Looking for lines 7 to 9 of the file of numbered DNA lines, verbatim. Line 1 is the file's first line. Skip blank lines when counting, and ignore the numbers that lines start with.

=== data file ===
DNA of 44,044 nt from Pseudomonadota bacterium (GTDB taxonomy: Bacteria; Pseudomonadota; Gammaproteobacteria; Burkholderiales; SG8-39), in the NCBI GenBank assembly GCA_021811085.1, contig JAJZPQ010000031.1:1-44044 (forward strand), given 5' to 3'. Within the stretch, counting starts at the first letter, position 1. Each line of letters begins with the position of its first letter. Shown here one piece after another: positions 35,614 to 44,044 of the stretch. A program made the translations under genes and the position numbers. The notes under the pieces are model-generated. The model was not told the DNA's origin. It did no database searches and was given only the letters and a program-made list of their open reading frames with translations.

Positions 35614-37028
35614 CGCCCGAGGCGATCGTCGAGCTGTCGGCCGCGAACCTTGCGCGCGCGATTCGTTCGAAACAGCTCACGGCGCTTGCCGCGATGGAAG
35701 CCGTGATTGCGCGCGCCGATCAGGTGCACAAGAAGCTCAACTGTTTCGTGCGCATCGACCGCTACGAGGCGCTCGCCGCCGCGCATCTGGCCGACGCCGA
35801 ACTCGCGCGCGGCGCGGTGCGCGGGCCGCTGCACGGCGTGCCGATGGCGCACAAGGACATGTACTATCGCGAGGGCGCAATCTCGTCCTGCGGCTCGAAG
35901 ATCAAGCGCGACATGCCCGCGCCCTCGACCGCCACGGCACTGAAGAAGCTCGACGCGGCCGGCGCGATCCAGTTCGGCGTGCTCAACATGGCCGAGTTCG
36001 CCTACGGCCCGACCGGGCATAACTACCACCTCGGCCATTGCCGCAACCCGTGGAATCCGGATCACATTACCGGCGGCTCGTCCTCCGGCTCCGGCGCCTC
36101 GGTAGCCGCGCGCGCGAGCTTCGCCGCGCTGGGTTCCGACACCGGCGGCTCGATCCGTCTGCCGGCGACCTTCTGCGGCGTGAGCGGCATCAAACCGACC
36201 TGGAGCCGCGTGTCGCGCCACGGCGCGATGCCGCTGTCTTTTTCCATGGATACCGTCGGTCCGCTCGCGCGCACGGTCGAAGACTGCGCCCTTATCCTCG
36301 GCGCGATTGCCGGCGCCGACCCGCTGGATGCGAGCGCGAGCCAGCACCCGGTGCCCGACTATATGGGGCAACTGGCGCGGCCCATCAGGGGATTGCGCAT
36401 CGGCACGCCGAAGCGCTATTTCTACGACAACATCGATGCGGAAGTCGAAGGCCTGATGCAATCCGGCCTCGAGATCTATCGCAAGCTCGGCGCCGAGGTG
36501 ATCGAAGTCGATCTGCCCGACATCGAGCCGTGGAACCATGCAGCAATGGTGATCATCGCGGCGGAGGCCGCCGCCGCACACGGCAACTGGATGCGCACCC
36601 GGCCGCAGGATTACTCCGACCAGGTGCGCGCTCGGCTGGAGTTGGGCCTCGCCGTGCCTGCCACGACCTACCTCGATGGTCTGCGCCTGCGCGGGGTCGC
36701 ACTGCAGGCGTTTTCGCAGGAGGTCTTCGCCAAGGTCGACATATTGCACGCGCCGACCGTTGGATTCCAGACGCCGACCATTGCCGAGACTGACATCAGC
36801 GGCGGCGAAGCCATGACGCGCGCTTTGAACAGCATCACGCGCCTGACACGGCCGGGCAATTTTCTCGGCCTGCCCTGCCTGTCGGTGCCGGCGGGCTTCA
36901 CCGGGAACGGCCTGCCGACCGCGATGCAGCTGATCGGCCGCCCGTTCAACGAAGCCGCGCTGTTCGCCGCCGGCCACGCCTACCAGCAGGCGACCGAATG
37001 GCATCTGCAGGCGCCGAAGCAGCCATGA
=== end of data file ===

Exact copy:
36001 CCTACGGCCCGACCGGGCATAACTACCACCTCGGCCATTGCCGCAACCCGTGGAATCCGGATCACATTACCGGCGGCTCGTCCTCCGGCTCCGGCGCCTC
36101 GGTAGCCGCGCGCGCGAGCTTCGCCGCGCTGGGTTCCGACACCGGCGGCTCGATCCGTCTGCCGGCGACCTTCTGCGGCGTGAGCGGCATCAAACCGACC
36201 TGGAGCCGCGTGTCGCGCCACGGCGCGATGCCGCTGTCTTTTTCCATGGATACCGTCGGTCCGCTCGCGCGCACGGTCGAAGACTGCGCCCTTATCCTCG